WASHINGTON — A Saudi immigrant who attended Al Qaeda’s most notorious training camp was arrested on a charge of lying to the F.B.I. and on two counts of visa fraud in Oklahoma, where he had been living for years with his family, federal law enforcement officials announced Tuesday.
The F.B.I. discovered the man, Naif Abdulaziz M. Alfallaj, only recently, when the authorities matched his 15 fingerprints to those taken from a document captured in Afghanistan, the officials said. The document was a five-page application for the Farooq camp, where four of the Sept. 11 hijackers trained.
He apparently filled out the application in September 2000, when he was a teenager, the officials said, well after Al Qaeda had made its intentions of attacking the United States and its allies known to the world. Anyone who tried to join the camp would have known that Al Qaeda was a terrorist organization, law enforcement officials said. The United States military recovered the document at a Qaeda safe house in Afghanistan in December 2001, prosecutors said, who added that the document had an emergency contact for Mr. Alfallaj’s father in Saudi Arabia.
Typically people who applied to the camp filled out what was known as a “mujahedeen data form.” They needed an invitation to join the camp and a reference from someone known and trusted by Al Qaeda. Trainees learned how to use weapons and explosives at the camp. After training, camp attendees fought with Al Qaeda or the Taliban in Afghanistan. Osama bin Laden and his top deputies frequently visited the camp.
Mr. Alfallaj, 34, used a fraudulent visa to take private flying lessons in October 2016 in Oklahoma, according to federal court records. Noncitizens are required to submit fingerprints as part of the licensing process. The Federal Aviation Administration revoked his license last year after the F.B.I. made the discovery.
Mr. Alfallaj was arrested Monday and made an initial appearance in federal court in Oklahoma City. A message left with a public defender assigned to represent Mr. Alfallaj was not immediately returned.
Mr. Alfallaj, who is from Riyadh, came to the United States in late 2011 on a nonimmigrant visa based on his wife’s status as a foreign student. He had been living in Weatherford, Okla., about 70 miles west of Oklahoma City, the authorities said. Prosecutors say that he falsely answered questions on his visa application, including about whether he had supported terrorists. The F.B.I. said he lied about whether he had contacts with anyone from a terrorist group when agents interviewed him in December. The next month, Mr. Alfallaj confirmed that the telephone number found on the application belonged to his father, the F.B.I. said.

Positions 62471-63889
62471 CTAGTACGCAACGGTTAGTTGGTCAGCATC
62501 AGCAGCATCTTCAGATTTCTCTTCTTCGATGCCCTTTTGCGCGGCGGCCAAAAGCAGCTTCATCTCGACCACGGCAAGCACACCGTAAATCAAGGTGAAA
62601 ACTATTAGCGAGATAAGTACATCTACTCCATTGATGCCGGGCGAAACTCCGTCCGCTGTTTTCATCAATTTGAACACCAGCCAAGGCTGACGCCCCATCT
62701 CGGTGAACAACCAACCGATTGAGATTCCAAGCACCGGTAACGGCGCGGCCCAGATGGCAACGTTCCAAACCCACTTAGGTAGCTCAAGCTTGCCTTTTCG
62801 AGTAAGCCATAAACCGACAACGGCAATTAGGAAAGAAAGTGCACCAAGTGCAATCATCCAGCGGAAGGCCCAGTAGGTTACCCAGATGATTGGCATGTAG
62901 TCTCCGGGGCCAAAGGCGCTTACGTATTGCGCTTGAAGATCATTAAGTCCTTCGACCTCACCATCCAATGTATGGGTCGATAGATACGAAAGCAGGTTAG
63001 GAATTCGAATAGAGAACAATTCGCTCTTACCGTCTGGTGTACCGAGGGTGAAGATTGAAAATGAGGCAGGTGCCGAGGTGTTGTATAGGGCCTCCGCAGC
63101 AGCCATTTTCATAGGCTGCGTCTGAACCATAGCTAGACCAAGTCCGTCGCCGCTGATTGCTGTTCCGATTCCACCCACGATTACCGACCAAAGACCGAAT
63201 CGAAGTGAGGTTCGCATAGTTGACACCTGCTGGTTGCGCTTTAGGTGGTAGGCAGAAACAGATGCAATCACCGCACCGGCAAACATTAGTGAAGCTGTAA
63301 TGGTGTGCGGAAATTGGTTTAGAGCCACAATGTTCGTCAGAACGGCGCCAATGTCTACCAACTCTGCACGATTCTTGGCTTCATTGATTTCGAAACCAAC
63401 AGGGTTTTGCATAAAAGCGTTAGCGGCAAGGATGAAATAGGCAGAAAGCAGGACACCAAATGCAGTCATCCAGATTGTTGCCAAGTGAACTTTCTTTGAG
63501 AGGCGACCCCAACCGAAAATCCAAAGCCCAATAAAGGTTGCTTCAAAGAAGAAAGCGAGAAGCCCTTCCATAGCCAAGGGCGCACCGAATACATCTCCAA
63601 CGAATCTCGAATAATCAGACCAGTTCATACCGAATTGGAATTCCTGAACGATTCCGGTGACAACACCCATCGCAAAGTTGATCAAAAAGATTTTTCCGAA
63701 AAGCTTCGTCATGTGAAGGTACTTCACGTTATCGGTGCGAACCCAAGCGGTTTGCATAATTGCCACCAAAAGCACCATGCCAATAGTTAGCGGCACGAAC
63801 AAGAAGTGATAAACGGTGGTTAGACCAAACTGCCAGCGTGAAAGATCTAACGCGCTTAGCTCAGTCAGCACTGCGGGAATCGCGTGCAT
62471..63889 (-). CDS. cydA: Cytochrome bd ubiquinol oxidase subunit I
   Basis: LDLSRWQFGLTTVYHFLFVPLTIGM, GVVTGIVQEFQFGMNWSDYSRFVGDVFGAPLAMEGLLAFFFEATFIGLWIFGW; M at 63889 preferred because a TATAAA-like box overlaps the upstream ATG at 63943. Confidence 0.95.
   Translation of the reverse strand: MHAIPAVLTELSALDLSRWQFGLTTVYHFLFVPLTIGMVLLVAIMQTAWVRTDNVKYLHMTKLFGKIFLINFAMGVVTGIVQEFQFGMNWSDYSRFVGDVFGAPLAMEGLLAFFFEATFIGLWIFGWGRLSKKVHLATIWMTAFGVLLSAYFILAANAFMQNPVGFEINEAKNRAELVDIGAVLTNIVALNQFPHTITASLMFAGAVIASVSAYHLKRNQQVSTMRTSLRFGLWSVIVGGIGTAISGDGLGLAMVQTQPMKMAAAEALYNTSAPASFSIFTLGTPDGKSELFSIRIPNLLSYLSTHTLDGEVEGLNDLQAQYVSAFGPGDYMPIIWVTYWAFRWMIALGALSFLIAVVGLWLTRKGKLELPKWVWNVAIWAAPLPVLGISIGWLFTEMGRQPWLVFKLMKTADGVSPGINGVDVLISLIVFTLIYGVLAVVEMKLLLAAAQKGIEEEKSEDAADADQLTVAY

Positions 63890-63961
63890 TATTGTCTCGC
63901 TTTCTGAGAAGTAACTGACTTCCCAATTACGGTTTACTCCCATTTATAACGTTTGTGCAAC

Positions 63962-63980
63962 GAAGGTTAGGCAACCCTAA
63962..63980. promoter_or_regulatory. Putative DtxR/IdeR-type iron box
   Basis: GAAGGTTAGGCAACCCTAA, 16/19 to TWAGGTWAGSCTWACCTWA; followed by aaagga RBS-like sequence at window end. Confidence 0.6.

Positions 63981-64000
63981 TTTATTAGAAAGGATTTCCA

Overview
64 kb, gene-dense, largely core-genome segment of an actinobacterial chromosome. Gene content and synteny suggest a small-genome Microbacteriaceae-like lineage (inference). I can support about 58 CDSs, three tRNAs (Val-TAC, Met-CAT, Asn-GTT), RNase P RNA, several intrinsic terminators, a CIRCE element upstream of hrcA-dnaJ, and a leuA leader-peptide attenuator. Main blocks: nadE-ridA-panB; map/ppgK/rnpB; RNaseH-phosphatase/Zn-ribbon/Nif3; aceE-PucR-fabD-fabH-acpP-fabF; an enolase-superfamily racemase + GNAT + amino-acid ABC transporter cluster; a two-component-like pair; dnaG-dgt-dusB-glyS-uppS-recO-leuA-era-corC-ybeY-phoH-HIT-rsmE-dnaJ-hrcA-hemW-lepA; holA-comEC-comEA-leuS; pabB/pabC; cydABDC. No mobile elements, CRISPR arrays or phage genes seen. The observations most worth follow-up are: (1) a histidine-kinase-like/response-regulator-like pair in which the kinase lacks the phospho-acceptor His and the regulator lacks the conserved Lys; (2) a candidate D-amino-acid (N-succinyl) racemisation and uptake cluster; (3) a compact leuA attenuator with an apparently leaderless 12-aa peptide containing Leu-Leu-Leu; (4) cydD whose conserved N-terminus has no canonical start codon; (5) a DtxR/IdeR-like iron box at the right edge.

The F.B.I. had been watching him for several months and had been trying determine whether Mr. Alfallaj was involved in terrorist activity in the United States.
The case of Mr. Alfallaj is similar to one brought in 2011 against two Iraqi men who were arrested in Bowling Green, Ky., after they had entered the United States. The F.B.I. discovered the men after finding fingerprints on explosive devices that had been used to attack American soldiers in Iraq. The two men were later convicted of terrorism charges and sentenced to life in prison.
After the men were discovered, the F.B.I. deployed hundreds of people to pull fingerprints off of improvised explosive devices stored at the Terrorist Explosive Device Analytical Center, known around the bureau as the Bomb Library of America. Officials said a similar effort is underway to make sure other materials similar to the training camp application are examined.
In March 2017, the F.B.I. decided to go through the terrorist camp applications to determine whether any fingerprints could be identified as part of a renewed effort to identify possible terrorism suspects, federal court documents show. Seven months later, the F.B.I. matched the fingerprints taken from Mr. Alfallaj when he applied to become a pilot.
Mr. Alfallaj should never had been able to enter the country, said James W. McJunkin, the former head of counterterrorism at the F.B.I.
“I’d say there was a number of breakdowns going back to where the original intelligence was maintained and stored,” Mr. McJunkin said. “He should have been on a watch list.”
DOJ press release here. Saudi Citizen Charged in Oklahoma With Concealing Attendance at Al Qaeda Training Camp